Bradley P. Moss explored the legal risks that the Justice Department will face if it chooses to indict former National Security Adviser John Bolton for disseminating classified information in the publication of his tell-all book. Anna Salvatore posted a letter written by former NSC employee Ellen Knight about her role in the prepublication review of Bolton’s memoir and criticizing the government’s “extraordinary actions” to block the book from publication.
Jen Patja Howell shared the “Could Have Done More” Edition of Rational Security:
Tia Sewell posted a federal judge’s decision denying the Justice Department’s request to dismiss a lawsuit filed by Andrew McCabe, the former deputy director of the FBI, regarding his allegedly unlawful demotion in 2018.
Lestor Munson shared this week’s episode of Fault Lines featuring remarks on Turkey and Greece’s strife over natural gas, America’s stance toward North Korea and the protests in Belarus, among other things:
Steve Slick and Joshua Busby examined a 2019 survey designed to shed light on Americans’ perceptions of the intelligence community and discussed how Americans continue to support U.S. intelligence agencies, despite the president's persistent attacks against their credibility.
Jacob Schulz shared a March 5 opinion from the Foreign Intelligence Surveillance Court pertaining to a proposed novel electronic surveillance technique.
Howell also shared an episode of the Lawfare Podcast with Rebecca Lissner, assistant professor at the U.S. Naval War College and Mira Rapp-Hooper, senior fellow at Yale Law School’s Paul Tsai China Center, on their new book, "An Open World: How America Can Win the Contest for 21st-Century Order":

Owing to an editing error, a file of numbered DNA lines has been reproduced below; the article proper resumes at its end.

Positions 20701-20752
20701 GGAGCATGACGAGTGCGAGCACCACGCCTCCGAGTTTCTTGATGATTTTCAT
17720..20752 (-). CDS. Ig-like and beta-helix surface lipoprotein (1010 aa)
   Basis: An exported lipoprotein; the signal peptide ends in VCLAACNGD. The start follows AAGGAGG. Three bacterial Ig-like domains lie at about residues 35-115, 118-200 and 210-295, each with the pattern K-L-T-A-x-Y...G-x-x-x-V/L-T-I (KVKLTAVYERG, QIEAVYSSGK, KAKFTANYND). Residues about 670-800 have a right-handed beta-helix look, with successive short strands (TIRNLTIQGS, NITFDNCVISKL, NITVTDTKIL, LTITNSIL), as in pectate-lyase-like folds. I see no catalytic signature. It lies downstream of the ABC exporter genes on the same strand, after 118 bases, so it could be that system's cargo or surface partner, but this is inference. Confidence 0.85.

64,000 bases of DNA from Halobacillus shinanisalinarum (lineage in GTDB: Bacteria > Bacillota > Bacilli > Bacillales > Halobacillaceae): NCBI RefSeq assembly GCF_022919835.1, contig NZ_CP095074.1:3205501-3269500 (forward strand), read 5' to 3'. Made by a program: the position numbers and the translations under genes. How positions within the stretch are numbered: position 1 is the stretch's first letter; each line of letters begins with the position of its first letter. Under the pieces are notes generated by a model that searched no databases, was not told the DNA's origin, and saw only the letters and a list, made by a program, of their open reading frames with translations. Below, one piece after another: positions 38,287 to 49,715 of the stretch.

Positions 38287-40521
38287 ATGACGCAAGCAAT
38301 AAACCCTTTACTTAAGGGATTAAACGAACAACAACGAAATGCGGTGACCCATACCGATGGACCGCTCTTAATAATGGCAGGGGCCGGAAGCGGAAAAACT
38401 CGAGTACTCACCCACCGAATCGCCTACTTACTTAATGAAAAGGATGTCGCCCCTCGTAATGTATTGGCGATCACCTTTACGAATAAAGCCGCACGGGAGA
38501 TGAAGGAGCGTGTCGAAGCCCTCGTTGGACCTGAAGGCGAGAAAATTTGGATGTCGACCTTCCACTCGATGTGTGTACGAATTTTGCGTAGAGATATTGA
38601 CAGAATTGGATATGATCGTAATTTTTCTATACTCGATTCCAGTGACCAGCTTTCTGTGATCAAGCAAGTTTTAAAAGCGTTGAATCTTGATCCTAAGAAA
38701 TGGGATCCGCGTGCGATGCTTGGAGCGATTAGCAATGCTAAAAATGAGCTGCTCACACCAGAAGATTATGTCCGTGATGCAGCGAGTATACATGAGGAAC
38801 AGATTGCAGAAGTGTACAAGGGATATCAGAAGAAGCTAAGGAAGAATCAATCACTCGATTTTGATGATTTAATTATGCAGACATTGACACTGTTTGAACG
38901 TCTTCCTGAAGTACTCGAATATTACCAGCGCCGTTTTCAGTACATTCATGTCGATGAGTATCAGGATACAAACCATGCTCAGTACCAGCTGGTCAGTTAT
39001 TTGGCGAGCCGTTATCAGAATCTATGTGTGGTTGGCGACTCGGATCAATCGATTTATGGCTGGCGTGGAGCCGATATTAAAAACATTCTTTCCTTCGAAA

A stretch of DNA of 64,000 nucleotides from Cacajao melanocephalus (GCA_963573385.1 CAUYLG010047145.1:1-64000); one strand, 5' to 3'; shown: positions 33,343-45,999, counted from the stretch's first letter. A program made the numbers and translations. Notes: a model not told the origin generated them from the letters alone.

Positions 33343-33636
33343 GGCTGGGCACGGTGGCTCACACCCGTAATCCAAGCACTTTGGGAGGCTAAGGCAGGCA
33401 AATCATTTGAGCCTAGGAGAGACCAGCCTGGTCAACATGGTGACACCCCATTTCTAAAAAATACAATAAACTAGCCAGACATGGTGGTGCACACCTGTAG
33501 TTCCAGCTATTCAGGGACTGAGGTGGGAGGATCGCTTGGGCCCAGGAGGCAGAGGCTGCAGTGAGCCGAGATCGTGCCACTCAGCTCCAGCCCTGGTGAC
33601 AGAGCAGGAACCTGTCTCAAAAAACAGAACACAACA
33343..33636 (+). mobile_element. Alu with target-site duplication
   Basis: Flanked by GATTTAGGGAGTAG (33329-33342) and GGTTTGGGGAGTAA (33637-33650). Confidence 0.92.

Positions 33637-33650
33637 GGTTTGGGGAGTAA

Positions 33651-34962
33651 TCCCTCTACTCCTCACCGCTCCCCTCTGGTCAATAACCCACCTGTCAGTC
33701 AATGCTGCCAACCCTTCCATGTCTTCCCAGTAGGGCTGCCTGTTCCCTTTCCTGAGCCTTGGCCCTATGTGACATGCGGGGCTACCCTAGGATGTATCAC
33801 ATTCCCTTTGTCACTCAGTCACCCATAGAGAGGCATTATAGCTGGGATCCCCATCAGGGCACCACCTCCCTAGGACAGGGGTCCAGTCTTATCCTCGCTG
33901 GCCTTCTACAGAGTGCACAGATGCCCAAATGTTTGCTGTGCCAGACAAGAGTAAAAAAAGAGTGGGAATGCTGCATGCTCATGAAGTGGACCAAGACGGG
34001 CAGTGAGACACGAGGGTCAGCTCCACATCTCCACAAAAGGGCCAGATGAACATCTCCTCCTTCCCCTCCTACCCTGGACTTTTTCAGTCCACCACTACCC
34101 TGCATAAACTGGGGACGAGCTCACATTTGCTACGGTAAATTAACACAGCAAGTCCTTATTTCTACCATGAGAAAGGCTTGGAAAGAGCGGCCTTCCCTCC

Gary Corn argued that the customary international law prohibition against intervening in another state’s affairs is increasingly important in maintaining a rules-based order in the modern information environment.
Howell shared an episode of the Lawfare Podcast featuring an interview with Nina Jankowicz, a disinformation fellow at the Wilson Center, about her new book, “How to Lose the Information War: Russia, Fake News, and the Future of Conflict”:
Sewell shared Senate Republicans’ widely disparaged report on the ties between Hunter Biden and Ukraine, as well as a rebuttal report by congressional Democrats.
Stewart Baker released an episode of The Cyberlaw Podcast featuring a conversation with John Yoo and Mark MacCarthy about a federal court’s recent injunction against banning WeChat. The show also includes an interview with Michael Brown, a defense technologist, on his work for the Defense Innovation Unit in Silicon Valley:
Quinta Jurecic shared the Justice Department’s new proposed legislation to revise Section 230 of the Communications Decency Act, which shields tech companies from liability for third-party content posted on their platforms.
Trey Herr, Garrett Hinck and Tim Maurer answered questions about reports they recently published concerning public policy, cybersecurity and cloud computing.
Sewell shared a public service announcement published by the FBI & CISA warning that foreign actors are likely to spread disinformation about the results of the 2020 U.S. presidential election.